Lagos and Ogun state step up efforts to curb the activities of land grabbers with the enactment of relevant laws
The recent move by some state governments to check the illicit activities of land grabbers (known as Omooniles in Yoruba) has been commended by stakeholders, who have called for proper enforcement of the relevant laws. Recently in Lagos State, Mr Adeniji Kazeem, Attorney-General and Commissioner for Justice warned criminal elements to stay-off people and government properties in the state as Governor Akinwunmi Ambode has signed into law the Property Protection Bill. Such violators, he says would face up to 10 years in prison and especially warned highly-placed individuals including traditional rulers to withdraw support from such individuals.
In Ogun State, lawmakers recently passed a bill proposing 25 years jail term or death sentence for land grabbers. The bill proposes death sentence if a life is lost during “forceful takeover of land with the use of any fire arm, offensive weapon, obnoxious or chemical materials”. The stringent law is meant to deter would-be offenders as well as protect investors who have been at the receiving end of the activities of criminals. Stakeholders are relieved that the authorities are stepping to the plate, given how land grabbers have operated with impunity in the past.
Land dispute often result in destruction of properties and loss of lives with the most high profile case being the death of Lekki Free Trade Zone Managing Director, Mr Tajudeen Disu, who was killed in a land dispute in Ibeju-Lekki area of Lagos State. “This is one of the most important bills passed by the Lagos State House of Assembly. I just hope the zeal with which it was passed would also apply to its enforcement,” says Mr Ben Otito, an estate management consultant.
Some wondered why the life of a high-ranking government official had to be taken before the state government made move to achieve this laudable feat. “We have complained for years to the government about the activities of these criminals but they didn’t heed,” says Mrs Jumai Akpata, a Lagos-based property developer.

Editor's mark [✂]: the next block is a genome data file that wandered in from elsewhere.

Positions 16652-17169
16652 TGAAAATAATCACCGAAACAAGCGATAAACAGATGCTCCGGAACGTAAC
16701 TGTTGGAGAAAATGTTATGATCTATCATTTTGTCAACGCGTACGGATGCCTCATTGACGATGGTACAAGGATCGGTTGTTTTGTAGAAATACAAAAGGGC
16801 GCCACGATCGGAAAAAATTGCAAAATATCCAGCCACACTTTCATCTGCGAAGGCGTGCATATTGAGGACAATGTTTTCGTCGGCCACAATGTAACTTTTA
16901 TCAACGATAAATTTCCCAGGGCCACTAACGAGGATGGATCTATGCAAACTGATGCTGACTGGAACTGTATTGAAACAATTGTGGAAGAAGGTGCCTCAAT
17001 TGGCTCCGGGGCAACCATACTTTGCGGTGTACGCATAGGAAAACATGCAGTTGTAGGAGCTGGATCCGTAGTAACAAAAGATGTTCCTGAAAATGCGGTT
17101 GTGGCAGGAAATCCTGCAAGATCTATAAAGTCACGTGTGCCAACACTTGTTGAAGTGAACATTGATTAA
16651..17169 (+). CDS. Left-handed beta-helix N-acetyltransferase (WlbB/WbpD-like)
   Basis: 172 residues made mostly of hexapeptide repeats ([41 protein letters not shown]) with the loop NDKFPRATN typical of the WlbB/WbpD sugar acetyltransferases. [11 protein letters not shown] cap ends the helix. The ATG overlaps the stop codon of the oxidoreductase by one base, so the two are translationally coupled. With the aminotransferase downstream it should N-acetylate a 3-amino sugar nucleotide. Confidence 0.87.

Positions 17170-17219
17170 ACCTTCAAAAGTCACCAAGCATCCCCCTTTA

Most worrisome is the fact that land grabbers operate like the mafia, having territorial control and, often collaborators within the police. Some have even branched into other areas such as collecting illegal fees from transporters and property owners. A renowned car depot owner in Lagos was frustrated with their activities anytime he brought in new vehicles, that he had to hire the Nigerian navy and army personnel to escort his merchandise. “Anytime we bring new trucks, these miscreants come to collect ‘land’ fees and they come in different sets. When we try to resist they threaten to vandalise our depot,” says a manager of the car depot in Lagos.
The social media was agog recently when soldiers arrested several land grabbers in the Lekki area of Lagos and subjected them to severe corporal punishment.
“That the activities of Omooniles have taken their toll on industrial and commercial activities is an understatement,” says Kojo Popoola, an estate valuer. He notes that many commercial and industrial commitments including large-scale farming have been frustrated by land grabbers across the country especially in the western part. More so, their activities, he says, needlessly add to cost of developing property which is passed on in the form of high rent and cost of living.
By Osaze Omoragbon